Readings in Performance and Ecology. Forthcoming May 2012!!
Forgive me for getting harsh on you here, dude, but that last post was really crappily written! I mean: you teach writing? Really? I’m thinking the emperor’s got no clothes!
First off, there’s a real problem with coherence in the post. You start with this whole bit about whether or not critics should read plays before seeing them, yadda yadda…but then you drop the topic and don’t really take it up again. So, are you saying critics should read plays before seeing them, or not? You seem to think that it was ‘okay’ that you hadn’t done your homework before reviewing all those other plays, but then you seem to be saying, ‘well, this time I did do my homework and I didn’t like the play so …’ — so, what? It’s not clear what your point is here. If I were, say, a literature or drama prof I’d be giving you some pretty big point deductions for going all ‘OT’ and vague on your reader.
And then, it’s totally unclear whether or not you actually are recommending the play to your readers! Like, WTF? Is it good, or not? What kind of review is it if we don’t know whether or not to go see the play?
And finally, in your third paragraph you repeat the phrase ‘in fact’ twice, and you’ve got the word ‘fact,’ like, four times in the post. Starts to feel like you’ve got some wierd verbal tic.
‘Impeccaby written?’ I don’t think so….Seems like we should be able to expect more from a drama prof at CMU, is all I’m saying.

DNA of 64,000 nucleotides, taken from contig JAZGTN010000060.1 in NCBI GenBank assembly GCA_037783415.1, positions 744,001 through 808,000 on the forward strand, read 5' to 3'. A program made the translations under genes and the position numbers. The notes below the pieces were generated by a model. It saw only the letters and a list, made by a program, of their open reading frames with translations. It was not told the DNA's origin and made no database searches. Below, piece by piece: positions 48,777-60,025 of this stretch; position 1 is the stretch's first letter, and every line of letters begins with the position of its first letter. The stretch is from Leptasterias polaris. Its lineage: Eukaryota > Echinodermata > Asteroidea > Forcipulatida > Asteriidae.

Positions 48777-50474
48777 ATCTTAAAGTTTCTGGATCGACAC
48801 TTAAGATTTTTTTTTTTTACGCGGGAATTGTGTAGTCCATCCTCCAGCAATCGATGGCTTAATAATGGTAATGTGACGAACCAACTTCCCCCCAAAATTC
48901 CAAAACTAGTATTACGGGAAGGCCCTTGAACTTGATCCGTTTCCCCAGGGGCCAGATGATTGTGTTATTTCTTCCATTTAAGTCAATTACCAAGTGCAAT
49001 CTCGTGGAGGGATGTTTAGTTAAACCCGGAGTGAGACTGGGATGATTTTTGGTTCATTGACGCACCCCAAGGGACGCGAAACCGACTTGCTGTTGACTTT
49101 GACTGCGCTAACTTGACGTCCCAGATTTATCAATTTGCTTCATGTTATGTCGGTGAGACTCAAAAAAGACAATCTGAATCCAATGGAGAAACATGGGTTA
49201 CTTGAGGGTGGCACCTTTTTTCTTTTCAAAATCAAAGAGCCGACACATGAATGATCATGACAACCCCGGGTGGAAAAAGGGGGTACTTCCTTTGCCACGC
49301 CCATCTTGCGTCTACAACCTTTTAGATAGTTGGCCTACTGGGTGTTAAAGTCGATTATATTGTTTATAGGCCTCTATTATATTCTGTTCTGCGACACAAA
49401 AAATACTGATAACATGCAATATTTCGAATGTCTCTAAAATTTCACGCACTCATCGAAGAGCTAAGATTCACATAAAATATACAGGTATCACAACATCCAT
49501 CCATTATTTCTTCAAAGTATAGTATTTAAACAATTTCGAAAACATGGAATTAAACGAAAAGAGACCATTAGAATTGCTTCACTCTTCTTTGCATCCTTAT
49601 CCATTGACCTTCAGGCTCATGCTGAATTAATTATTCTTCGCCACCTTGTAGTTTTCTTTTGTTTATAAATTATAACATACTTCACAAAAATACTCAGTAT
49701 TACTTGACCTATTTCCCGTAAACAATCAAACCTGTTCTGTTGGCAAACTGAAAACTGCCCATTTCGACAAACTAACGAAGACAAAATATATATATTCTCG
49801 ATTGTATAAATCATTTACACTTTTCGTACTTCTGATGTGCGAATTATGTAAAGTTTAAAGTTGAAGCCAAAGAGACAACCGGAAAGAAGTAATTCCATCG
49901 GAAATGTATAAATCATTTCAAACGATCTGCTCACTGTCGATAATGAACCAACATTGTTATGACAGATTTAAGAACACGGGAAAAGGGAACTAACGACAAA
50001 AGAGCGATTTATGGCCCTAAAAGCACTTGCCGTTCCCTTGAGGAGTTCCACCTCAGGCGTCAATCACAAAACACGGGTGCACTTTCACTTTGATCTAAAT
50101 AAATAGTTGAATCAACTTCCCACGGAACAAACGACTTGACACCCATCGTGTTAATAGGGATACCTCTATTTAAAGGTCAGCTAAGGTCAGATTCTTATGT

Dear Anonymous —
Thank you for taking the time and energy to respond to both the style and content of the Tatler’s writing. Your criticism is astute and perceptive — indeed, when prompted to view her own prose objectively, as your letter does, the Tatler must confess that your criticisms are precisely those she would level at herself!
There is no excuse for bad writing or bad manners — both are the offspring of laziness and/or arrogance.
Yet the Tatler would like to remind you, and all of her gentle readers, that writing, like any other craft, involves making something where there was nothing before. As such, the risk of failure is ever present. This is also the case with theater, which is one of the reasons the Tatler aims to be as generous in her assessment of what she sees as possible, even in cases where a given play or production does not quite hit its mark.